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This Week in Content Marketing: Inside The New York Times’ Subscription Funnel


PNR: This Old Marketing with Joe Pulizzi and Robert Rose can be found on both iTunes and Stitcher.

In this week’s episode, Robert and I don’t understand why CNN is being criticized for the launch of Courageous, its internal native advertising agency. Next, we agree with Andrew Davis’ assessment that print is the future of digital and discuss how these two platforms can be leveraged to draw more attention for your best content. Finally, we take a closer look at the Facebook subscriber funnel The New York Times is using to grow its revenue and ponder the thinking behind Manifest, a new content marketing agency merger that combines content creation and experience design. Rants and raves include the platform-building strategies employed by movie studios and the need for marketers to include a customer support component in their content strategies. We wrap up the show with a #ThisOldMarketing example of the week from Disney and merchandising.

This week’s show

(Recorded live July 6, 2015; Length: 1:00:59)

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1. Content marketing in the news

  • CNN to broadcast corporate propaganda as news? (6:52): Once a news outlet as recognizable as CNN starts airing branded content, it has the potential to create a huge conflict of interest in editorial decisions, so warns C. Robert Gibson in an opinion piece on Aljazeera. A case in point: If an advertiser does wrong, will the news department be able to criticize it, or will its hands be tied for fear of lost revenue? Robert and I don’t understand what all the controversy is about; brands have been sponsoring television shows for a very long time. CNN forming an internal unit like Courageous actually gives the news network greater control over branded stories.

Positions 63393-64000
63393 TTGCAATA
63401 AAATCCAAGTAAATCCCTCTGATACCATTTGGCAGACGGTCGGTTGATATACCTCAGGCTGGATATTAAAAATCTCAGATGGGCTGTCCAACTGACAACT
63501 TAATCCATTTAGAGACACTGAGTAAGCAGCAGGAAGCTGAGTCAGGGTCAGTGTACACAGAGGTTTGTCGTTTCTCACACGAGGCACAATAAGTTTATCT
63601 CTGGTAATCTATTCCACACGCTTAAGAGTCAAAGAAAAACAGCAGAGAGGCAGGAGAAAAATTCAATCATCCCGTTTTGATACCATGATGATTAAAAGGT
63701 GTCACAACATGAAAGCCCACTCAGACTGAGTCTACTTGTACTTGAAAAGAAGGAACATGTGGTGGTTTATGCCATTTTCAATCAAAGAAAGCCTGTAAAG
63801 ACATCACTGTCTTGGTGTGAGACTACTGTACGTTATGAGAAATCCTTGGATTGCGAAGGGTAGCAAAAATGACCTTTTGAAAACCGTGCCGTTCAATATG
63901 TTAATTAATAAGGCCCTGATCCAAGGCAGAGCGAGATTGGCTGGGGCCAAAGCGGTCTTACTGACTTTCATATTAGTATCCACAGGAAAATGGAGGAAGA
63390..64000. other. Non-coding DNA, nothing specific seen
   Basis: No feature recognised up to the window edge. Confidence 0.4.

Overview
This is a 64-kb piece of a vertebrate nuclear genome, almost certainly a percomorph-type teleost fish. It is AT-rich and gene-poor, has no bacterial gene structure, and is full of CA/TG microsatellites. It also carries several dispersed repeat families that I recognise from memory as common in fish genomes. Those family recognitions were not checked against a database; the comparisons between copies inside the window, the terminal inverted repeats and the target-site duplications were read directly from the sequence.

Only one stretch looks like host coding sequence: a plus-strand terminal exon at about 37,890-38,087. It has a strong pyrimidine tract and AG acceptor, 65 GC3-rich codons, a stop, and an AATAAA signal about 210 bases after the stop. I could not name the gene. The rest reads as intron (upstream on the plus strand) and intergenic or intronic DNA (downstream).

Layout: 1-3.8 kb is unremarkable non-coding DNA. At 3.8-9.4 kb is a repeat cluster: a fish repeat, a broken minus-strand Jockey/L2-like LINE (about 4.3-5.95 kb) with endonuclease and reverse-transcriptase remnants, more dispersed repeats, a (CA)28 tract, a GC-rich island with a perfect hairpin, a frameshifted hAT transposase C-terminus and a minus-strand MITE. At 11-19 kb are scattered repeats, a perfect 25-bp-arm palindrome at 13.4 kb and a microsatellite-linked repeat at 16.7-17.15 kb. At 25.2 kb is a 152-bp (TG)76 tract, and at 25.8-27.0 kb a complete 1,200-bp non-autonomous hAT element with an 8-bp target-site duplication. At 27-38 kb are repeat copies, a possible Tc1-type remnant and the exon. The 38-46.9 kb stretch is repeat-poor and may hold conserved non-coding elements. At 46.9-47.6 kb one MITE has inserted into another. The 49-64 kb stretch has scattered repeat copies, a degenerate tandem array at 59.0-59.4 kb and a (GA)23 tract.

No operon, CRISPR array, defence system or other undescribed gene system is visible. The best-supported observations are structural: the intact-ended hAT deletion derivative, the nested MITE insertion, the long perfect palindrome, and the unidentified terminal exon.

• The future of digital is print (16:33): Print is one of the most misunderstood parts of the marketing mix, according to Andrew Davis in a new article and webinar on Shweiki Media. He recommends that brands take their most engaging, short-lived digital content and extend its life span in print. Robert and I agree that it’s an excellent strategy to treat our best content as the valuable strategic asset it is.

  • The New York Times finds new subscribers on Facebook (27:11): Publishers have a lot of tools for bringing readers back to their websites. But often those visitors amount to little more than drive-by traffic, especially if they come from social media. The New York Times has grown its paid subscriber base by targeting Facebook users with an innovative keyword analysis and content targeting tool called Keywee. Robert and I agree that The New York Times’ approach of focusing on a content or subscription funnel instead of trying to generate immediate sales is very smart.